Unlike the use of "no problem" as an alternative to "you're welcome" or "my pleasure," neither of which bothers me much in common speech, its use as a reply to an instruction or directive to put right what the respondent has done wrong, particularly if at great expense or at substantial loss of available time, tests my patience and my temper. To my Boomer-generation ear, it says the respondent somehow feels that s/he is doing me a favor by setting things right rather than accepting responsibility for them, and somehow cannot see that a problem truly is involved. Is this a generational shift that I should get used to, or is the use of "no problem" in this context an erroneous use of this expression? (For now, at least.)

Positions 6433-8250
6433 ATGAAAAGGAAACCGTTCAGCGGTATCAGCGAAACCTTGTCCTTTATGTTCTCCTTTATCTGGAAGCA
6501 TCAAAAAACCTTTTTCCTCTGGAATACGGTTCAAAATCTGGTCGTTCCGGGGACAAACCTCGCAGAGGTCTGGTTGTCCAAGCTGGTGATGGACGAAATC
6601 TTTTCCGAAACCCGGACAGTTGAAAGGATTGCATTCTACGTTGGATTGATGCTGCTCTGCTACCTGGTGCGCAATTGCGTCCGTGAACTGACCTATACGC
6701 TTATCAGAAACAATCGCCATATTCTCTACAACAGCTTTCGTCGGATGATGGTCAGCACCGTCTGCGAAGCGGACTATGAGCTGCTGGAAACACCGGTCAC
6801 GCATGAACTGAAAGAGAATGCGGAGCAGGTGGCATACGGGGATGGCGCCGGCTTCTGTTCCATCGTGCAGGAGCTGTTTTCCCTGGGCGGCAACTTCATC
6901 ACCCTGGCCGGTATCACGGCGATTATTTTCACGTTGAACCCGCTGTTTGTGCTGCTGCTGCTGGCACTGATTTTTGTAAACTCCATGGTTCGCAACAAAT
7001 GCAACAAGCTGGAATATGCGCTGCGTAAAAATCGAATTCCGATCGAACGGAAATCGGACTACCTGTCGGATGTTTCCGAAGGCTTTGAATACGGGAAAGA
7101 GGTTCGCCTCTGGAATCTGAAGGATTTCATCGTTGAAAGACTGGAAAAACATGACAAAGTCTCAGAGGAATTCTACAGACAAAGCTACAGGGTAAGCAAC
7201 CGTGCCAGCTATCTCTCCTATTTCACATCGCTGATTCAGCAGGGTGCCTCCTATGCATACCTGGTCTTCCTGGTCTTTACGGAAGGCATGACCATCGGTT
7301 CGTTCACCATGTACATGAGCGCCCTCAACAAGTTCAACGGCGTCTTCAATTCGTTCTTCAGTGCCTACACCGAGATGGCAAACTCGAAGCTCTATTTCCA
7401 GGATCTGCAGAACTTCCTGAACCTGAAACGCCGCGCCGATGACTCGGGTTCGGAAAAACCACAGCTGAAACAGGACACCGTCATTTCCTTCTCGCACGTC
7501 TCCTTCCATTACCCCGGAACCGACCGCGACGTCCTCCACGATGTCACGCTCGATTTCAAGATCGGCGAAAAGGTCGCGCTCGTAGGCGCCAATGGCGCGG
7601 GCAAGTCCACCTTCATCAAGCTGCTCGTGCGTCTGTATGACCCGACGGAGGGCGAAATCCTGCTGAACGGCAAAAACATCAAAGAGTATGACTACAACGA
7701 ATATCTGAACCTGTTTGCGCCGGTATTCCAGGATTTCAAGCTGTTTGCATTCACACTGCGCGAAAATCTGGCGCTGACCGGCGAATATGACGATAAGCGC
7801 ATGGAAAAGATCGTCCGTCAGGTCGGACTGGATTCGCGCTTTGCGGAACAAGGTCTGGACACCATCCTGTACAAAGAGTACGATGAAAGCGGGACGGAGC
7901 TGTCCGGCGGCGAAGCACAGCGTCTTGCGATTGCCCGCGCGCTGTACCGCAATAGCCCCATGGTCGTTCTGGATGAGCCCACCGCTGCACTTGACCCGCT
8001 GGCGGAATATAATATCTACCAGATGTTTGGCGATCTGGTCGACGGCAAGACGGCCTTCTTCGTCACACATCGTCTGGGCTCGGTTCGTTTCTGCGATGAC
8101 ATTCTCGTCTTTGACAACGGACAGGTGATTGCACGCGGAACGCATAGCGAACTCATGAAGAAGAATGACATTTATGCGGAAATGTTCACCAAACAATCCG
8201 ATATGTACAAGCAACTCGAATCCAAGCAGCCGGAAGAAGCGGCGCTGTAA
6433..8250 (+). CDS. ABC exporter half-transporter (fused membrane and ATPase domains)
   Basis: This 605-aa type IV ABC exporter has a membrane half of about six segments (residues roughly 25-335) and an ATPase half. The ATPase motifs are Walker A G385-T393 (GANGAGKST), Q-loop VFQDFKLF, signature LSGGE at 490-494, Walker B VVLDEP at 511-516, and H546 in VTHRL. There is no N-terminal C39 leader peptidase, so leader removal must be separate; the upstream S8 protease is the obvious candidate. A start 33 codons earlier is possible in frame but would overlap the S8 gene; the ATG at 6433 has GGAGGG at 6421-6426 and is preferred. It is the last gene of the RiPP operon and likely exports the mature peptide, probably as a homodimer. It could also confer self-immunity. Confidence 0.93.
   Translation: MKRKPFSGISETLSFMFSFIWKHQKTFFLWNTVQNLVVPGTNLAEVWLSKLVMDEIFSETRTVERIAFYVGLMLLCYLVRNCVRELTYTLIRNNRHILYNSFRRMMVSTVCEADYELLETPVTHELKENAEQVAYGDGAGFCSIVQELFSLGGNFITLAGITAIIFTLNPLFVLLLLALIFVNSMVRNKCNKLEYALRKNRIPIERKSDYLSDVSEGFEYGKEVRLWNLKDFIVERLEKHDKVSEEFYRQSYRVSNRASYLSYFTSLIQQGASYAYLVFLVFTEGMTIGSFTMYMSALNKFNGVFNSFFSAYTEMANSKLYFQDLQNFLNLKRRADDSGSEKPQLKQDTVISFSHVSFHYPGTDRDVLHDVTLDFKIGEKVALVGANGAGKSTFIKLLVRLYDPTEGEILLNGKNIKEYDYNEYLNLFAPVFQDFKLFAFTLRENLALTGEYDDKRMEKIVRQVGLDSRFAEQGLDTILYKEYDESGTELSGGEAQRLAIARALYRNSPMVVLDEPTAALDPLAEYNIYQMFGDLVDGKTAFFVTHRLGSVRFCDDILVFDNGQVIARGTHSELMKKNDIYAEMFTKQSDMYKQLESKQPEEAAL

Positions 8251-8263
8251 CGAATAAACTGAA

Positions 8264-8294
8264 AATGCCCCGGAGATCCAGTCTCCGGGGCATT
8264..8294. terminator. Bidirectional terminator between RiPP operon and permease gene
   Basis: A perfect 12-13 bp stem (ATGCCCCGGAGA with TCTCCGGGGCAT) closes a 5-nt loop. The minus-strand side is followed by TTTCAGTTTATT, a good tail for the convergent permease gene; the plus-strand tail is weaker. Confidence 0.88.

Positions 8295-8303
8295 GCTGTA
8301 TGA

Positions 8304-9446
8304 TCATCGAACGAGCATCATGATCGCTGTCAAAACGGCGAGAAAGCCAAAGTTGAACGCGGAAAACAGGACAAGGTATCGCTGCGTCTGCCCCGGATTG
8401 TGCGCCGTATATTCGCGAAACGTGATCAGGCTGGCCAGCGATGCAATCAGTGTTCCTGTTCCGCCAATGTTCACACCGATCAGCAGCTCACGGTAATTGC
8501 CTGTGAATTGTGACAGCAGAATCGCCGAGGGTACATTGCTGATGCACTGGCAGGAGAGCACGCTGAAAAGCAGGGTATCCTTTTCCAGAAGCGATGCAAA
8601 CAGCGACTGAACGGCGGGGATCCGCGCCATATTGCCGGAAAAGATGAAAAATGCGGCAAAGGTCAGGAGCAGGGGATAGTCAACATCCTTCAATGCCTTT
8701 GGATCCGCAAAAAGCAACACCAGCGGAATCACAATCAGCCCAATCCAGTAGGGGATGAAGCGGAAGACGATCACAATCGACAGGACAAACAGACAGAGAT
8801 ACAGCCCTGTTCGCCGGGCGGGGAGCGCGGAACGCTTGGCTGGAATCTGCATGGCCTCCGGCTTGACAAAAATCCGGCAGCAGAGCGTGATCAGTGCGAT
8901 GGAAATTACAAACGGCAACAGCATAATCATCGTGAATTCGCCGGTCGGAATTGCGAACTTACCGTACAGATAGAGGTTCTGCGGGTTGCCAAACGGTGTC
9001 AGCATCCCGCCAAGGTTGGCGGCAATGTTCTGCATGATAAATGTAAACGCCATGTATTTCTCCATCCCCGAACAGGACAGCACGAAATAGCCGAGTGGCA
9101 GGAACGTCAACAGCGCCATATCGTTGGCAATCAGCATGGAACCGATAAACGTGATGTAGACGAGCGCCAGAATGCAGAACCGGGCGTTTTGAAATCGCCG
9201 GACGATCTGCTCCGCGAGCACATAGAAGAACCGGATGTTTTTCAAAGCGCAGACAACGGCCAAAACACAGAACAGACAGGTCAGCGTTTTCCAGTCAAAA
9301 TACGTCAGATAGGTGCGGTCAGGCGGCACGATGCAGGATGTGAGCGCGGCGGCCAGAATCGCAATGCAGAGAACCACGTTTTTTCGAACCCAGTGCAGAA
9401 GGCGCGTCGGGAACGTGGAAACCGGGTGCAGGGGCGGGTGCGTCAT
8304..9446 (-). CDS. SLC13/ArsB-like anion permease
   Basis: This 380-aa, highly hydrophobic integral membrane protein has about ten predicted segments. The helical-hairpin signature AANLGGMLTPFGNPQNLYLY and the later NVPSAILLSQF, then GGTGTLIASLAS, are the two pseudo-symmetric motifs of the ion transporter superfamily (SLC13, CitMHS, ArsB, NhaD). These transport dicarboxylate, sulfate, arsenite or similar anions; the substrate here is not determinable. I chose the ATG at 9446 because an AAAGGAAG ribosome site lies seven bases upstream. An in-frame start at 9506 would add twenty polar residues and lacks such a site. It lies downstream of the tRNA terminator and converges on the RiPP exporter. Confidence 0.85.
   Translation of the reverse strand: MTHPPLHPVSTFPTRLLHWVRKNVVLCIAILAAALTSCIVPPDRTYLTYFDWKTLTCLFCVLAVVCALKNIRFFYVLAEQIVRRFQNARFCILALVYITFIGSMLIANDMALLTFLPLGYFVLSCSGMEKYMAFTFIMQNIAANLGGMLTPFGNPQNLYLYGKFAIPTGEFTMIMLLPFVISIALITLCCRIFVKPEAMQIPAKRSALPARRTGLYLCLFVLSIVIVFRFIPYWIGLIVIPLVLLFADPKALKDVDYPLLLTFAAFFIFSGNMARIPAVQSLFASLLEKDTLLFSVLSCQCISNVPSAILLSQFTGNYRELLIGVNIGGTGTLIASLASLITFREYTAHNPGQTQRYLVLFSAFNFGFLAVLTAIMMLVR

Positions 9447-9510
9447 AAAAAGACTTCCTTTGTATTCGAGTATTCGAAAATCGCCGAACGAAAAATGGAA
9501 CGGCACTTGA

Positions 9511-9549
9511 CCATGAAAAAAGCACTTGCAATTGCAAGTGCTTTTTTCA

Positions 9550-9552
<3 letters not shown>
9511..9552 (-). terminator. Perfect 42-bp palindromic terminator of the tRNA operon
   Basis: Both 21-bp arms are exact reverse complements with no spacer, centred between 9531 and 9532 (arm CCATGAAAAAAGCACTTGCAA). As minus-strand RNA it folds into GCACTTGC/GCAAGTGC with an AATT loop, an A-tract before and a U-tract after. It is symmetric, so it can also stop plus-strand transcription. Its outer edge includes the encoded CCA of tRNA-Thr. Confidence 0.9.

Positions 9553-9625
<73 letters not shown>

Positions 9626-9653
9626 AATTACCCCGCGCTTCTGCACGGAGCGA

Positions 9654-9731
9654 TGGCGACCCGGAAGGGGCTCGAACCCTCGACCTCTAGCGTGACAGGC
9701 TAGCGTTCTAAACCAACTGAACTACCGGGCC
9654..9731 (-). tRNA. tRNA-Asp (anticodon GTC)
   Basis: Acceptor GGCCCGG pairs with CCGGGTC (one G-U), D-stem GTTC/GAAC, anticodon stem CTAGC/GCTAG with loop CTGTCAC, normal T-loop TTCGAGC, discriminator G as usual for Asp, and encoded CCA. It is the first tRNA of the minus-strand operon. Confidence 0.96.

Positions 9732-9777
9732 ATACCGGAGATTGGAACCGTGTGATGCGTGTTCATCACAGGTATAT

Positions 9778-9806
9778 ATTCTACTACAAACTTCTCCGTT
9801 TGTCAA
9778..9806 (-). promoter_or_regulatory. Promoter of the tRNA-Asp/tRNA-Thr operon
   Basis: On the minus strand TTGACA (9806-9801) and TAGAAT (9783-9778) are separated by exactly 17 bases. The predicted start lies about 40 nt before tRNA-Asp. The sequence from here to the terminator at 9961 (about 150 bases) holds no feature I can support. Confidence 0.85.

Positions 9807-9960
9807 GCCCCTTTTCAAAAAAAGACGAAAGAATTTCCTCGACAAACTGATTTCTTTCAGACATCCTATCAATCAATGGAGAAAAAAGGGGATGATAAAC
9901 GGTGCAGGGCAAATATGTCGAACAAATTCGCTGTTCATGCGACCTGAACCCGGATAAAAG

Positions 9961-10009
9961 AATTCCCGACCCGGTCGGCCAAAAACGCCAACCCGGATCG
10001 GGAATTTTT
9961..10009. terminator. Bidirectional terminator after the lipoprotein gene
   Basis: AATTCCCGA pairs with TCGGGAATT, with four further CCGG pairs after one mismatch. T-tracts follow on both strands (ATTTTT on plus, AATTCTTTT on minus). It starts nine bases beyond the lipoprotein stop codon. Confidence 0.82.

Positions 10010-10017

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'No problem' is often just a confirmation that an instruction has been received and that there is no problem with executing said instruction. I'm of the generation that uses it in this context, but if I was being disciplined or reprimanded I wouldn't use it - I'd consider it to be too familiar in that context. Worth noting that using language that is too familiar is not the same as being intentionally unhelpful or obstructive, though.